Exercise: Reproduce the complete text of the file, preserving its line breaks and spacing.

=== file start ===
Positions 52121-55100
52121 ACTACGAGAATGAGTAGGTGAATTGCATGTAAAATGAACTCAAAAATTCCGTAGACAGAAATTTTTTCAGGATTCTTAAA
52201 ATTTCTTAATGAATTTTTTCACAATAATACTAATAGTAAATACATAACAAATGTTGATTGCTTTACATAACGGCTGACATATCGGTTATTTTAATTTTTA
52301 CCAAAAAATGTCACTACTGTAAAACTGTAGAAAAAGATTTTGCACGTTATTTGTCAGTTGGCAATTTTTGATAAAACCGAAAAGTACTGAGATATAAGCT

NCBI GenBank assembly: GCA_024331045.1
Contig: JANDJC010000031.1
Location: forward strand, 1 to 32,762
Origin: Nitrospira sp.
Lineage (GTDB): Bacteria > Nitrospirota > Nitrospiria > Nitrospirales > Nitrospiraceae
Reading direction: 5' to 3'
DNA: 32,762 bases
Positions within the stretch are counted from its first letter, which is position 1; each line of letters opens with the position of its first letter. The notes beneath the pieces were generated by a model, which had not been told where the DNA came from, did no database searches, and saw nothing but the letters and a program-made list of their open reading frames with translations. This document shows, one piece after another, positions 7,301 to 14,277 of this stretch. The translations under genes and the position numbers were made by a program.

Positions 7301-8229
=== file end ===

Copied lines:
Positions 52121-55100
52121 ACTACGAGAATGAGTAGGTGAATTGCATGTAAAATGAACTCAAAAATTCCGTAGACAGAAATTTTTTCAGGATTCTTAAA
52201 ATTTCTTAATGAATTTTTTCACAATAATACTAATAGTAAATACATAACAAATGTTGATTGCTTTACATAACGGCTGACATATCGGTTATTTTAATTTTTA
52301 CCAAAAAATGTCACTACTGTAAAACTGTAGAAAAAGATTTTGCACGTTATTTGTCAGTTGGCAATTTTTGATAAAACCGAAAAGTACTGAGATATAAGCT

NCBI GenBank assembly: GCA_024331045.1
Contig: JANDJC010000031.1
Location: forward strand, 1 to 32,762
Origin: Nitrospira sp.
Lineage (GTDB): Bacteria > Nitrospirota > Nitrospiria > Nitrospirales > Nitrospiraceae
Reading direction: 5' to 3'
DNA: 32,762 bases
Positions within the stretch are counted from its first letter, which is position 1; each line of letters opens with the position of its first letter. The notes beneath the pieces were generated by a model, which had not been told where the DNA came from, did no database searches, and saw nothing but the letters and a program-made list of their open reading frames with translations. This document shows, one piece after another, positions 7,301 to 14,277 of this stretch. The translations under genes and the position numbers were made by a program.

Positions 7301-8229